Watch Friday May 1, 2015 at 9pm on WORLD.
What drove a company of American soldiers — ordinary young men from around the country — to commit the worst atrocity in American military history? Were they “just following orders” as some later declared? Or did they break under the pressure of a vicious war in which the line between enemy soldier and civilian had been intentionally blurred? Today, as the United States once again finds itself questioning the morality of actions taken in the name of war, director Barak Goodman focuses his lens on the 1968 My Lai massacre, its subsequent cover-up and the heroic efforts of the soldiers who broke ranks to try to halt the atrocities and then bring them to light.
On March 16, 1968, a company of American soldiers entered the village of My Lai, located in Quang Ngai Province in central Vietnam. Frustrated by their inability to directly engage the enemy and emotionally devastated by the ongoing casualties their unit had sustained, the men had been told that this was their chance finally to meet the Viet Cong head on. By the end of the day, they had shot and killed 507 unarmed and unresisting men, women and children, none of them apparently members of the enemy forces. Most of the survivors hid under the dead bodies of their families and neighbors. The incident, subsequently known as the My Lai Massacre, would only come to light more than a year later, when shocking photos of the atrocities were splashed across the pages of national newsmagazines and the evening newscasts, further eroding public support for the war in Vietnam.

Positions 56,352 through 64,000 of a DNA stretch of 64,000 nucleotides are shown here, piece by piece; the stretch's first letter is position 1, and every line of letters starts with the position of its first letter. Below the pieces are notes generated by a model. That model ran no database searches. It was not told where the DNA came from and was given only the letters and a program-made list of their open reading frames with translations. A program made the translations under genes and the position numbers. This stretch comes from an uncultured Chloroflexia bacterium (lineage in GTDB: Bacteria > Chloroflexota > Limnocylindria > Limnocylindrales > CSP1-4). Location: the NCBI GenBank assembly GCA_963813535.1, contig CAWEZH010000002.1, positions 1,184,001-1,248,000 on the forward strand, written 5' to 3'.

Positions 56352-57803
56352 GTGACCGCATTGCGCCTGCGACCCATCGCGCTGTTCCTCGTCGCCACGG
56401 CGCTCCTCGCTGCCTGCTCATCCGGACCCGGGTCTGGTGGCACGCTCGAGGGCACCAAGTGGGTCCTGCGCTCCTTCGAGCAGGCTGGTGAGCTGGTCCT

“My Lai” features the first-ever in-depth interview with Aubrey Daniel, the prosecutor in the subsequent case against Lieutenant Calley, as well as testimony from several members of Charlie Company who have never spoken on film before, including Thomas Turner, Thomas Partsch, Joseph Grimes, John Smail, Gregory Olsen and Lawrence LaCroix. The film also reveals the remarkable story of Hugh Thompson and his fellow flyers in the 123rd Aviation Battalion who witnessed the massacre from the air and risked their careers and lives to help the villagers. Also included are interviews with Vietnamese survivors of the massacre and never-before-heard audio recordings made by the original Pentagon investigating team, led by General Raymond Peers, as well as never-before-seen footage shot by the soldiers of Charlie Company itself.